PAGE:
Nov 19, 2011 rated it it was amazing
Before I die, I would eat a nice, full, delicious feast, so I can rest in peace. In A Banquet for Hungry Ghosts: A Collection of Deliciously Frightening Tales, Ying Chang Compestine has created eigth creepy stories that will give nightmares. The way she composes each piece is magnificent, because each story ends with a full recipe, along with historical notes that explain the key points in the story. This book is set up as a meal plan with appetizers, main courses, and desserts. All this flows ...more
Feb 17, 2010 rated it really liked it
Chinese folklore is full of ghosts, and the worst ghosts are hungry ones. These ghosts must be appeased with food offerings, but if these hungry ghosts are murder victims, they’ll not be held at bay for long by this. These horror stories, set in China from the time of the building of the Great Wall to the present day, all feature hungry ghosts and the ways they haunt the living.

Written for young adults, readers of all ages can enjoy these stories. Compestine, who grew up in China, brings life t
Apr 21, 2014 rated it liked it
I'm not so sure I did like this novel. It's a collection of short horror stories, seeped in Chinese lore and myth. All very familiar and yet new. The most shockingly weird and yet fun thing about the book, is the recipes placed after each chapter. You just read about hungry ghosts and is a dumpling recipe! Someone had their guts ripped out? Guess is the recipe for the stew he liked!

The characters in the stories, mostly made me think of China in a bad light. We've all g
This compilation is a decent introduction to the hungry ghost belief in the Chinese culture. The value of the book lies at the end of the stories, where the history / culture is explained and expounded. It isn't scary for adults, but it's intended for young readers, so....

Being that the buffet of stories deals with the ghouls and spirits that are free to roam the earth during the Hungry Ghost month, when the gates of hell are opened, it is no surprise that the drive of each story centers around
Josianne Fitzgerald
Apr 15, 2014 rated it really liked it
Shelves: short-story
I don't usually read ghost stories, but the author is coming to visit next week, so I took a chance with this one. Shouldn't have -- had nightmares! The stories aren't scary, but they are gruesome. In my dreams, the butcher down the block chased me with a cleaver all night into the waiting arms of an old crone in a white qipao. This is going to go down very well with our bloodthirsty middle school students, I'm sure!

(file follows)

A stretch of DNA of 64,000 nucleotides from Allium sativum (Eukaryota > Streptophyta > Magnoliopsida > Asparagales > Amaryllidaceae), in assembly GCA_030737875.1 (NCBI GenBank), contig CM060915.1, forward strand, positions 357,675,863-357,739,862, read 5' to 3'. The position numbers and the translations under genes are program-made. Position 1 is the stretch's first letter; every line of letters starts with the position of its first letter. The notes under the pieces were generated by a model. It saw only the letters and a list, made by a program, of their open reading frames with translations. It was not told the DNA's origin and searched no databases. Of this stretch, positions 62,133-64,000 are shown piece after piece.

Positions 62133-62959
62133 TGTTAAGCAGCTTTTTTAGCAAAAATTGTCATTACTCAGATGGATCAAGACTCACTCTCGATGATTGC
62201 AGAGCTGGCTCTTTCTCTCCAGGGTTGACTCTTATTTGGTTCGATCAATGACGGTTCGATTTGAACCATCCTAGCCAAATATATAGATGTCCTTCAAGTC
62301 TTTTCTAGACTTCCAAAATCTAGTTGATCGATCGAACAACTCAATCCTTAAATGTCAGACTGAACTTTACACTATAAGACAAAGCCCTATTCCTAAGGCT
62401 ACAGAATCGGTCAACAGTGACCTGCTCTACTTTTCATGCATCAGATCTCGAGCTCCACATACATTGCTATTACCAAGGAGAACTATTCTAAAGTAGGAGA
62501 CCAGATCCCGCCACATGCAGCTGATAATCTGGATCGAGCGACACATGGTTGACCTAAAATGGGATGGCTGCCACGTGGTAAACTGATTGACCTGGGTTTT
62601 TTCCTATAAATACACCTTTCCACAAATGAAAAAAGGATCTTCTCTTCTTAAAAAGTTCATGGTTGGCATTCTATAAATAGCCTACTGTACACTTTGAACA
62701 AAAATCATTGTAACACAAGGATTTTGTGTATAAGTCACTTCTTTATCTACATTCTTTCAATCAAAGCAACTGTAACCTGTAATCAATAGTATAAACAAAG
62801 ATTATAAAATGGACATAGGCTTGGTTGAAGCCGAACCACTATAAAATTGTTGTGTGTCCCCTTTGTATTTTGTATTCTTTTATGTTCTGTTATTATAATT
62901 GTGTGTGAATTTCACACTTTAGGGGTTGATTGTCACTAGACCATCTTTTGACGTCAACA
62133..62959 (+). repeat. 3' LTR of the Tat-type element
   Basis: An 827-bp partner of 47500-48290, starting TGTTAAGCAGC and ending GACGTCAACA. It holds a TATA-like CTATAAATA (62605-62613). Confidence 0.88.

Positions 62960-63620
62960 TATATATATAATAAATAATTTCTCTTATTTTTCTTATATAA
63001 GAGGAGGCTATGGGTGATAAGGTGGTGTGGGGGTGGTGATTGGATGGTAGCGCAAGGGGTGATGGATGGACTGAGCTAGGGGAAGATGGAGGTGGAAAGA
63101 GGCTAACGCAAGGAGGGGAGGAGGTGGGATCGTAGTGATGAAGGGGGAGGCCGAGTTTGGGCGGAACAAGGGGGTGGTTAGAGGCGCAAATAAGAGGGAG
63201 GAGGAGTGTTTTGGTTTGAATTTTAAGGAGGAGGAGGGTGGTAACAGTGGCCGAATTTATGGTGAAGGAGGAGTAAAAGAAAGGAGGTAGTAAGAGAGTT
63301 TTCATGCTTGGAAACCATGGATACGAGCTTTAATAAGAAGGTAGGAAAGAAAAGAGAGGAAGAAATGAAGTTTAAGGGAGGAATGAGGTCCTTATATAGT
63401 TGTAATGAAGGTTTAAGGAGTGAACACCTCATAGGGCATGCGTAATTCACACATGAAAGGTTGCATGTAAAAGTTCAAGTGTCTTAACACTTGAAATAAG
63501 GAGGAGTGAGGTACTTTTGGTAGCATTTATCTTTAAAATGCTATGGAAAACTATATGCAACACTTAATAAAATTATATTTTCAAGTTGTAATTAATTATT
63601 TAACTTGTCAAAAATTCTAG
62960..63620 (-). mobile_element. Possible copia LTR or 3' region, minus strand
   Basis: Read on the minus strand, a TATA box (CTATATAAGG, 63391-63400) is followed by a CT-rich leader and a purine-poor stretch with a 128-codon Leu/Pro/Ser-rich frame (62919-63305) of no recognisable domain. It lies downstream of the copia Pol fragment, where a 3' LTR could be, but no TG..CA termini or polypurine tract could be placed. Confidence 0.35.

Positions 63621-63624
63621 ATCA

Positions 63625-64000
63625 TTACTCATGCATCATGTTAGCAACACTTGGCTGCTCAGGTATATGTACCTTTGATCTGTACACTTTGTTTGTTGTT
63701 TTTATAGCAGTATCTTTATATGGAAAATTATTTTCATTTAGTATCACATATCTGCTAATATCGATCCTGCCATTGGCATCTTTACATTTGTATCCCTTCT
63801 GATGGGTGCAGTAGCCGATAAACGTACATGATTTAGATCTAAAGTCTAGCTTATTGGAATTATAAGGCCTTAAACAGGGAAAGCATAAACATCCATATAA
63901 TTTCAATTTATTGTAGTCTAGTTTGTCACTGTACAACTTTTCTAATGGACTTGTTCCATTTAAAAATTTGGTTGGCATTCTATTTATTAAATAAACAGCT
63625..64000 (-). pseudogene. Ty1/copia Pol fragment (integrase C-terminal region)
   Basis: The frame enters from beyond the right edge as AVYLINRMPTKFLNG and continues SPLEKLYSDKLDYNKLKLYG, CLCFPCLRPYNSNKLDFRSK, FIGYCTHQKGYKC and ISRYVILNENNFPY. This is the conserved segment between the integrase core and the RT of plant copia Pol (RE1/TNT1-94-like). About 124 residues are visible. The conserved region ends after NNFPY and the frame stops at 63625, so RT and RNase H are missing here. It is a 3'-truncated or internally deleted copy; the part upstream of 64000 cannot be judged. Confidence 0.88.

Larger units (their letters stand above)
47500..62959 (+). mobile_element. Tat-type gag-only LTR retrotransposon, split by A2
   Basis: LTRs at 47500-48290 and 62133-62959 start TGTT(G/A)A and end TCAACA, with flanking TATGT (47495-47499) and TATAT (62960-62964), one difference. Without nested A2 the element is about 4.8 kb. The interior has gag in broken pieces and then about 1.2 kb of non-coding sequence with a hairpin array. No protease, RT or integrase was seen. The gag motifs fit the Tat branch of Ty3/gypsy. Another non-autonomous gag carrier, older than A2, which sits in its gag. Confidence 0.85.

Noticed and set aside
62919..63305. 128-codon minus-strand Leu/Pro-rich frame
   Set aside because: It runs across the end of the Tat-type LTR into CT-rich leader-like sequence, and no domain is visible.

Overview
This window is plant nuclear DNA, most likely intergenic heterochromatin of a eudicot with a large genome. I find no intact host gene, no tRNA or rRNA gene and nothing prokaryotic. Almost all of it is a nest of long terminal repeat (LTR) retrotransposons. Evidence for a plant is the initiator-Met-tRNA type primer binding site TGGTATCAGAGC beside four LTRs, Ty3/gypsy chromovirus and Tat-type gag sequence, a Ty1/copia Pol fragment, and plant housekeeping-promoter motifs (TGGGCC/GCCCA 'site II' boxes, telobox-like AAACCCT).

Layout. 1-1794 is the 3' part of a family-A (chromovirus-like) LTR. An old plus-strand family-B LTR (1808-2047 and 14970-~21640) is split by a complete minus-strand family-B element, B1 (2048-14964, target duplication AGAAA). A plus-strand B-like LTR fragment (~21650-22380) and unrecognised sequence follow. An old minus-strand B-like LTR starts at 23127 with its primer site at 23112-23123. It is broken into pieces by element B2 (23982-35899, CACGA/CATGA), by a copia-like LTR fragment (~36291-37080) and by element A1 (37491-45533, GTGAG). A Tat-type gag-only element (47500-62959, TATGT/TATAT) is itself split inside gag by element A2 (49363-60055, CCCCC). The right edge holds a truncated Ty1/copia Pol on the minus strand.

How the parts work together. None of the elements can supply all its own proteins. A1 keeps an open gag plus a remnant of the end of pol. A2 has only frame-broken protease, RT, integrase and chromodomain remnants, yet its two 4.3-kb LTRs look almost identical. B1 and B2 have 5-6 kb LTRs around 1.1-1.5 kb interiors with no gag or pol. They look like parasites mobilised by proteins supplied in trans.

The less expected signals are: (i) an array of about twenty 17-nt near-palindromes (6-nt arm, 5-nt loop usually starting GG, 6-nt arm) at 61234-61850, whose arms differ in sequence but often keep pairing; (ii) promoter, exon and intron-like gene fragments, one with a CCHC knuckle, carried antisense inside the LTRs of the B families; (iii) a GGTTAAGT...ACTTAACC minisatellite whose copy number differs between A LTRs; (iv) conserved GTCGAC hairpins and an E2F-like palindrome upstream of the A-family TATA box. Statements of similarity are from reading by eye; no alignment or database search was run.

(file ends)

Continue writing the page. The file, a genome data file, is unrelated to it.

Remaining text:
Each of the 8 stories is followed by notes on the cultural aspects of the story
May 05, 2010 rated it it was amazing
As I've dabbled again in recent YA fiction, what a delight to come across this book! The ghost stories themselves are akin to the Alvin Schwartz "Scary Stories" series that never stay on the shelves of a school library, but she also skillfully includes unabashed insight into life in modern China, Chinese history and culture, and of course, food. The recipes are enticing and easy to make with commonly found ingredients. Five stars for a YA collection of ghost stories. (Sorry, Alvin, I think Ying ...more
Jenny Staller
I really enjoyed the arrangement of this book: stories were organized as a meal, beginning with appetizer stories, going on to the main course, and ending with dessert. Each story contained the narrative itself, a historical note about customs or information mentioned in the narrative, and then a recipe for the title dish. While I thought that the actual writing of the stories was a bit stiff, I think they would appeal to students because they are short, clear, and full of gore and spookiness. T ...more
Mar 05, 2013 rated it it was amazing
Don't miss these stories! The Chinese take their ghosts seriously but their ghosts are different from American ghosts. There is much more lurid, gory detail than I would have expected in these stories, but my Chinese friend says they are a wonderful window into Chinese culture. Compestine does a wonderful job of providing historical context and comments on contemporary issues. The recipes are wonderful, too.
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Ying Chang Compestine was born and raised in China. The spokesperson for Nestle Maggi Taste of Asia products and a national authority on Chinese cuisine and culture, she is the author of three cookbooks for adults, eight picture books for children, and one young adult novel. She lives in California with her family.